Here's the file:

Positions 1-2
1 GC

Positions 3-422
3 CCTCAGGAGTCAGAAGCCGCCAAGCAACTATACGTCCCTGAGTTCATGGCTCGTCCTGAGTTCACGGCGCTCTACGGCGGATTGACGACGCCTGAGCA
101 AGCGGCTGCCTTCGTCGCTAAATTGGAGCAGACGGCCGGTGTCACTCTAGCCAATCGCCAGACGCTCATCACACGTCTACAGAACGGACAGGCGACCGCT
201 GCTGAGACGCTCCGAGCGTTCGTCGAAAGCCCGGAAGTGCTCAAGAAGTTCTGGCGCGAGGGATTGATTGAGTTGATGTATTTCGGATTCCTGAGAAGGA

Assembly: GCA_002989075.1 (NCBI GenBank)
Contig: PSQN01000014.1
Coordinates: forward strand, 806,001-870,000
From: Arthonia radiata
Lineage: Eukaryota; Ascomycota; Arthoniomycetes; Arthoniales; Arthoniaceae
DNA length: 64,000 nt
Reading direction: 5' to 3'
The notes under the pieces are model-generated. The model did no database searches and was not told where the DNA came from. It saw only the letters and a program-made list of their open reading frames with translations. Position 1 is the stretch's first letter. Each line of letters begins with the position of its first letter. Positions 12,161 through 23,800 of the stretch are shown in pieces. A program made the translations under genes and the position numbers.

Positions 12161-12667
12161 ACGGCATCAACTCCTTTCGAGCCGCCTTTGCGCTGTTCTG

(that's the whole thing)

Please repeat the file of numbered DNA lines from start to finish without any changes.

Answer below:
Positions 1-2
1 GC

Positions 3-422
3 CCTCAGGAGTCAGAAGCCGCCAAGCAACTATACGTCCCTGAGTTCATGGCTCGTCCTGAGTTCACGGCGCTCTACGGCGGATTGACGACGCCTGAGCA
101 AGCGGCTGCCTTCGTCGCTAAATTGGAGCAGACGGCCGGTGTCACTCTAGCCAATCGCCAGACGCTCATCACACGTCTACAGAACGGACAGGCGACCGCT
201 GCTGAGACGCTCCGAGCGTTCGTCGAAAGCCCGGAAGTGCTCAAGAAGTTCTGGCGCGAGGGATTGATTGAGTTGATGTATTTCGGATTCCTGAGAAGGA

Assembly: GCA_002989075.1 (NCBI GenBank)
Contig: PSQN01000014.1
Coordinates: forward strand, 806,001-870,000
From: Arthonia radiata
Lineage: Eukaryota; Ascomycota; Arthoniomycetes; Arthoniales; Arthoniaceae
DNA length: 64,000 nt
Reading direction: 5' to 3'
The notes under the pieces are model-generated. The model did no database searches and was not told where the DNA came from. It saw only the letters and a program-made list of their open reading frames with translations. Position 1 is the stretch's first letter. Each line of letters begins with the position of its first letter. Positions 12,161 through 23,800 of the stretch are shown in pieces. A program made the translations under genes and the position numbers.

Positions 12161-12667
12161 ACGGCATCAACTCCTTTCGAGCCGCCTTTGCGCTGTTCTG